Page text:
The high drama in Westminster was not matched in the City yesterday as markets remaining sanguine, despite the political upheaval.
The Government's Debt Management Office (DMO) sold off £2.25bn worth of long-dated gilts, at an average yield of 4.472 per cent yesterday, in the first scheduled sale of UK debt since last Thursday's general election.
The auction was two and a half times oversubscribed, although investors demanded a higher yield than on previous settlements.
"The bond was already looking cheap against its immediate peers and the fresh bout of political uncertainty pushed up yields even more," said Philip Tyson, an interest rate strategist at MF Global.
"The bigger picture is that risks for sterling assets are still rising until the political situation is resolved," he said.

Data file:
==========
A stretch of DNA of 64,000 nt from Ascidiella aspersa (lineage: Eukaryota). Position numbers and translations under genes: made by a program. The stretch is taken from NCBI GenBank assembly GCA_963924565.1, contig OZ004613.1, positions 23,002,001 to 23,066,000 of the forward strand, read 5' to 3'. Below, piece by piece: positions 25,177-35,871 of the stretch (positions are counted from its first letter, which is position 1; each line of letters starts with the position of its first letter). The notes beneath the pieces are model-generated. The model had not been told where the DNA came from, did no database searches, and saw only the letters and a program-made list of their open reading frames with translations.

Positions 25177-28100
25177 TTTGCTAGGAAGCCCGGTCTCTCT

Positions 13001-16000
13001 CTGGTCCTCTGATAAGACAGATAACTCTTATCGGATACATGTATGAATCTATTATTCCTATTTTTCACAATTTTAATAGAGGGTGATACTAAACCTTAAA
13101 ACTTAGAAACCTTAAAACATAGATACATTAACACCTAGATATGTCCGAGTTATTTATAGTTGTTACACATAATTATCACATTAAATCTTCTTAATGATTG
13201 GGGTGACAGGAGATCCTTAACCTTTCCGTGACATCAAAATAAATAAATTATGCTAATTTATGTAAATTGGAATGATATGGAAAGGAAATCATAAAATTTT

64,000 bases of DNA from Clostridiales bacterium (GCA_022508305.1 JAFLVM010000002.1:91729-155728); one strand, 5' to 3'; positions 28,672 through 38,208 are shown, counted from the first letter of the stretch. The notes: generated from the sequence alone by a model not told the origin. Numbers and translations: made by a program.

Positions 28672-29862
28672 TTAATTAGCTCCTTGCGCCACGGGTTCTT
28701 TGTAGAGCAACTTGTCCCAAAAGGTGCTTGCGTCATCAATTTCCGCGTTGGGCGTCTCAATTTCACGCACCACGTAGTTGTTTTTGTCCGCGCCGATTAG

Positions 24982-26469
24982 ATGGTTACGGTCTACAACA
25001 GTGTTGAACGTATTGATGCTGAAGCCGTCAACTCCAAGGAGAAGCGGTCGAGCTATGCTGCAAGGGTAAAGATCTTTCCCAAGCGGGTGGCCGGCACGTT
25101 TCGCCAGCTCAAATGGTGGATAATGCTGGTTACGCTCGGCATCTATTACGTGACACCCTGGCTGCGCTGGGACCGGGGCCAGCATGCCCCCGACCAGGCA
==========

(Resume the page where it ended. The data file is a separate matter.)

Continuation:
On 22 April, the DMO sold off £3.75bn worth of gilts with a similar maturity to those auctioned yesterday, at an average yield of 4.078 per cent.
Yields on existing UK sovereign debt also remained fairly stable, helped by the action among eurozone counties to sooth worries over the Greek debt crisis. Yields on 10 year gilts edged up slightly, to 3.89 per cent yesterday.
Credit Default Swap markets widened slightly after coming in sharply on Monday, but the much threatened chaos that the City had warned would follow the election of a hung parliament again failed to materialise.
The FTSE 100 was jittery in early trading, slipping as low as 5,257.15 in the morning, before recovering to 5,334.21 by the end of the day.
Speculation about a political settlement could not prevent the market ending the day in negative territory. Sterling ended the day in positive territory against the dollar, euro and Japanese yen.
The pound gained strength amid reports that the Conservatives could be the dominant party in any new administration.Reuse content